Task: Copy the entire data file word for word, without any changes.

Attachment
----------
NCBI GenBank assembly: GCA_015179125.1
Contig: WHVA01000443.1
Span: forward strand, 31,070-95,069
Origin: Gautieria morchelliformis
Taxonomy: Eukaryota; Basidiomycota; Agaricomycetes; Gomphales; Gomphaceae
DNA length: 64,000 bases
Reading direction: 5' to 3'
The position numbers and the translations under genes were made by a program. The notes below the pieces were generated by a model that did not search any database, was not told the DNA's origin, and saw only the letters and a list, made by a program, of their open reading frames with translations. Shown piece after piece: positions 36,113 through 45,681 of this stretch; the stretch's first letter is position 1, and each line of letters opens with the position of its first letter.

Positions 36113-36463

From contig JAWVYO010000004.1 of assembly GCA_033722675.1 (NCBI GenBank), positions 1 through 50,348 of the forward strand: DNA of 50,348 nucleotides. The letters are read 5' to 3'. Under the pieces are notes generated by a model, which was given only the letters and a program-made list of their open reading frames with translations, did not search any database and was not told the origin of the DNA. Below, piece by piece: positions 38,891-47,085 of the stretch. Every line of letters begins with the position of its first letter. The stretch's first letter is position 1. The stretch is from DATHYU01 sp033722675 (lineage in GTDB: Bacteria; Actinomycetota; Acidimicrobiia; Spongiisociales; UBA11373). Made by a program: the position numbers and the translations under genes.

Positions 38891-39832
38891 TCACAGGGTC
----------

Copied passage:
NCBI GenBank assembly: GCA_015179125.1
Contig: WHVA01000443.1
Span: forward strand, 31,070-95,069
Origin: Gautieria morchelliformis
Taxonomy: Eukaryota; Basidiomycota; Agaricomycetes; Gomphales; Gomphaceae
DNA length: 64,000 bases
Reading direction: 5' to 3'
The position numbers and the translations under genes were made by a program. The notes below the pieces were generated by a model that did not search any database, was not told the DNA's origin, and saw only the letters and a list, made by a program, of their open reading frames with translations. Shown piece after piece: positions 36,113 through 45,681 of this stretch; the stretch's first letter is position 1, and each line of letters opens with the position of its first letter.

Positions 36113-36463

From contig JAWVYO010000004.1 of assembly GCA_033722675.1 (NCBI GenBank), positions 1 through 50,348 of the forward strand: DNA of 50,348 nucleotides. The letters are read 5' to 3'. Under the pieces are notes generated by a model, which was given only the letters and a program-made list of their open reading frames with translations, did not search any database and was not told the origin of the DNA. Below, piece by piece: positions 38,891-47,085 of the stretch. Every line of letters begins with the position of its first letter. The stretch's first letter is position 1. The stretch is from DATHYU01 sp033722675 (lineage in GTDB: Bacteria; Actinomycetota; Acidimicrobiia; Spongiisociales; UBA11373). Made by a program: the position numbers and the translations under genes.

Positions 38891-39832
38891 TCACAGGGTC